Anybody who’s seen one of Andrew Davies’ productions before knows he doesn’t do things by halves and from Pride and Prejudice to Little Dorrit his adaptations have always been grand affairs. Mr Selfridge is no exception and may be his most theatrical piece to date due to the extraordinary production design as well as the over-the-top performances. To me it is this production design that really makes Mr Selfridge stand-out from the elaborate houses of the rich to the smoky underground scenes everything is beautifully drawn. The biggest spectacle though is the recreation of the original Selfridge store which the production team tried to make as accurate as possible. Every time you are taken into the store you are instantly taken aback to how real it appears and in a way this distracts you from the story. Davies’ script, which is adapted from Lindy Woodhead’s ‘Shopping, Seduction and Mr Selfridge, is fairly formulaic but makes sure we aren’t bored by introducing a cavalcade of characters and a myriad of stories. Though it is the central storyline, I personally found the forming of Selfridge’s itself a little dull and in addition I didn’t think Harry was a particularly likeable character apart from in the scenes in which he starts to doubt himself. Instead I found myself drawn to Agnes’ various stories from her erratic brother to her ambitions to better herself and to me it is clear that Davies created this story as he felt Selfridge may not have been everybody’s cup of tea.


In terms of the performances I found Jeremy Piven a little over-the-top occasionally tipping into annoying territory however there is something likeable about the actor which makes him hard to detest for long. Aisling Loftus, most recently seen in Good Cop, is brilliant as Agnes and is able to make her seem more than just the clichéd working class shop girl. Former Coronation Street actress Katherine Kelly also excels as playing the manipulative Lady Mae who may well prove Selfridge’s downfall in later episodes. I also found there was excellent support from Amanda Abbington, Ron Cook, Tom Goodman-Hill and Pippa Haywood. On the downside I felt Frances O’Connor was wasted as Selfridge’s wife while Zoe Tapper’s Ellen Love lapsed into caricature.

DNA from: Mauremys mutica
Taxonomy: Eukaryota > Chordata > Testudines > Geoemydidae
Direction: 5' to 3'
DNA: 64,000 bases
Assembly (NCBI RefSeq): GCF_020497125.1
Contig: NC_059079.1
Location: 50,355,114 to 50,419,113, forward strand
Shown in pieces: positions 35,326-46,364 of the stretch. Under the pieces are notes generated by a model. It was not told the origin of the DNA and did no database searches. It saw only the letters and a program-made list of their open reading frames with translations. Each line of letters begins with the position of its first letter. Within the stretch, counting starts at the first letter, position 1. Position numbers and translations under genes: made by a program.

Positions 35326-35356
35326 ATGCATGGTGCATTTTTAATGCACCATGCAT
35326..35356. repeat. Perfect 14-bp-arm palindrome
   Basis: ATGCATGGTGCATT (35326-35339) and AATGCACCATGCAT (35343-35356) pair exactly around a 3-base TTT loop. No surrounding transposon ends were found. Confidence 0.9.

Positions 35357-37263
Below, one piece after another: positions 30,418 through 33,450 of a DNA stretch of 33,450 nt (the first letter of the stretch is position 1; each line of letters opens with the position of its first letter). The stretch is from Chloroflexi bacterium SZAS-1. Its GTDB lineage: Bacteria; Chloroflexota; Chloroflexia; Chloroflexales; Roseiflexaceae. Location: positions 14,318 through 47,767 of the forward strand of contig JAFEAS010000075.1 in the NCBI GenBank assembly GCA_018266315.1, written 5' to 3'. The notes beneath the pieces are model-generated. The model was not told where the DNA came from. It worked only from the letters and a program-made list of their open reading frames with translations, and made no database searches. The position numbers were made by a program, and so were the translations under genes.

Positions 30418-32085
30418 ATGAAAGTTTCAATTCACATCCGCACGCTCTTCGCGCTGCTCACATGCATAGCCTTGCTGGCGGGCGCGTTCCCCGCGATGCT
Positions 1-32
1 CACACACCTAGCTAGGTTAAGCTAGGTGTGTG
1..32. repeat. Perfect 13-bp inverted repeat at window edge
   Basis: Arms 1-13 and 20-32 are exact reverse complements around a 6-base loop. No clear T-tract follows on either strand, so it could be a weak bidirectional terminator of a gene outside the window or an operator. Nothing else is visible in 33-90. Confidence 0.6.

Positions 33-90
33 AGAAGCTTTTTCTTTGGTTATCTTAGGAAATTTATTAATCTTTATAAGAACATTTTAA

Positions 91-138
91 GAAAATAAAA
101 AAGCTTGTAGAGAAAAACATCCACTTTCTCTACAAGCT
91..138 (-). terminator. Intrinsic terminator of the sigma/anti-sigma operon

Overall there was much to like about Mr Selfridge, which is a much more traditional period drama than its BBC rival Ripper Street, including Davies’ script and the elaborate production design. Though Piven’s performance may be a little over-the-top I’m hoping over time he’ll settle down and make Selfridge a little more likeable. The only problem Mr Selfridge may face is that people really don’t want to watch a drama about shops after spending most of December buying presents for their loved ones. However I think that if you enjoy traditional period drama that is beautifully drawn then allow yourself to be swept up with Mr Selfridge and ignore the fact that it is largely set in one of the country’s most famous department stores.

Did you enjoy Mr Selfridge? Did you think it was a little over-the-top? Leave Your Comments Below.